The Motor Industry Association (MIA) has fired in its rebuttal to the New Zealand Government’s emissions reduction plan discussion document.
Outlined in early November, the plan includes several emissions reduction schemes concerning the transport industry. These include the goal of making 30 per cent of the nation’s light vehicle fleet electric by 2030, and a likely ban on the sale of new internal combustion engine vehicles.
The MIA’s submission to the government has been published, with the association detailing that it believes a ban on ICE vehicles is “premature”, noting that emerging synthetic fuel may provide a lifeline for internal combustion in the coming years.
It notes that these fuels are the “most powerful greenhouse gas reduction initiative for transport in the short term”, while asking the government to increase funding for eFuels and hydrogen technologies.
“Discussion of ICE bans is premature if synthetic fuel can be produced at scale. The objective is to reduce emissions and solutions should be technology-agnostic,” the submission reads. “Any future ban on the use of ICEs would reduce choice and may not be practical for all vehicle classes where there are few or no low-emissions alternatives.
“If second-generation biofuels and synthetic fuels can be locally produced in sufficient quantity and at reasonable cost from renewable energy – something we have in plenty – this could offer great potential for the progressive reduction of CO2 emissions from the existing fleet due to being fully compatible with any ICE vehicle, whilst utilising the existing and proven refuelling infrastructure.”
In its submission the MIA also labelled the government’s goal of one third of the national light vehicle fleet being fully electric by 2035 as “bold”. It reiterates some of its previous points regarding supply, noting that New Zealand represents a small market for most manufacturers and that we often ‘share’ with the Australian market.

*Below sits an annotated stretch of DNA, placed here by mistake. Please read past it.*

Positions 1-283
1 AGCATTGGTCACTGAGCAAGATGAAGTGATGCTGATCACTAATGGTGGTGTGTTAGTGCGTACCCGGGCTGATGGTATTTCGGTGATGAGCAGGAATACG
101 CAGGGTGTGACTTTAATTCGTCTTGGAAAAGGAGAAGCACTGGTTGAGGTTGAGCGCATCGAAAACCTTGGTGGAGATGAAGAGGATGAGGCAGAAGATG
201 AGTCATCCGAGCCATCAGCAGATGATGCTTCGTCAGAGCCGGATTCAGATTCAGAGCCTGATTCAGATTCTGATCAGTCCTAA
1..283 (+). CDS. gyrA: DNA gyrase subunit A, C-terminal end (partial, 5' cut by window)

It calls for New Zealand to follow the bans introduced in other markets, rather than trying to lead the way. This echoes similar remarks made by the MIA previously, as well as remarks from others like Ford New Zealand managing director Simon Rutherford.
“Less than 0.17 per cent of vehicles manufactured in any one year end up in the New Zealand new-vehicle market,” says the MIA.
“New cars sold in New Zealand are made for the Australasian – read Australian – or Oceania market, which makes up about two per cent of the total world market. Our major source markets for new cars are Japan, followed by Thailand, Europe and South Korea.
“Consequently, as these source countries introduce ICE bans, then New Zealand will be able to follow suit as they will cease making them. There is not the likelihood that these countries will continue to make ICEs just for our small market and thus ‘dump’ them here.
“For example, if Europe introduces a ban on all ICE technology from 2035, then the MIA proposes that 2037 could be the deadline for the equivalent ban in NZ.
“New Zealand is a non-priority market for manufacturers and local distributors are experiencing a rationing of supply due to global demand and prioritisation for other, larger markets, which is expected to remain a feature of the automotive market for several years.”
It’s not the first time that the MIA has opposed the government’s green transport schemes. In September the group posted opposition to the government’s Land Transport Amendment Bill and the current form of the Clean Car Standard — stating that recent changes “demonstrated an appalling lack of understanding”.
“No jurisdiction anywhere in the world requires this rate of reduction and which will see us get ahead of what Europe requires for that same time-period. There is no obvious rationale and it seems it is a revenue gathering exercise for New Zealand to have targets that are tougher than other jurisdictions like Europe,” it said at the time.
“New Zealand new vehicle importers parent companies are already making their production plan out to 2030 and these will be based on what Europe, Asia and Australia need, not what our government wants.”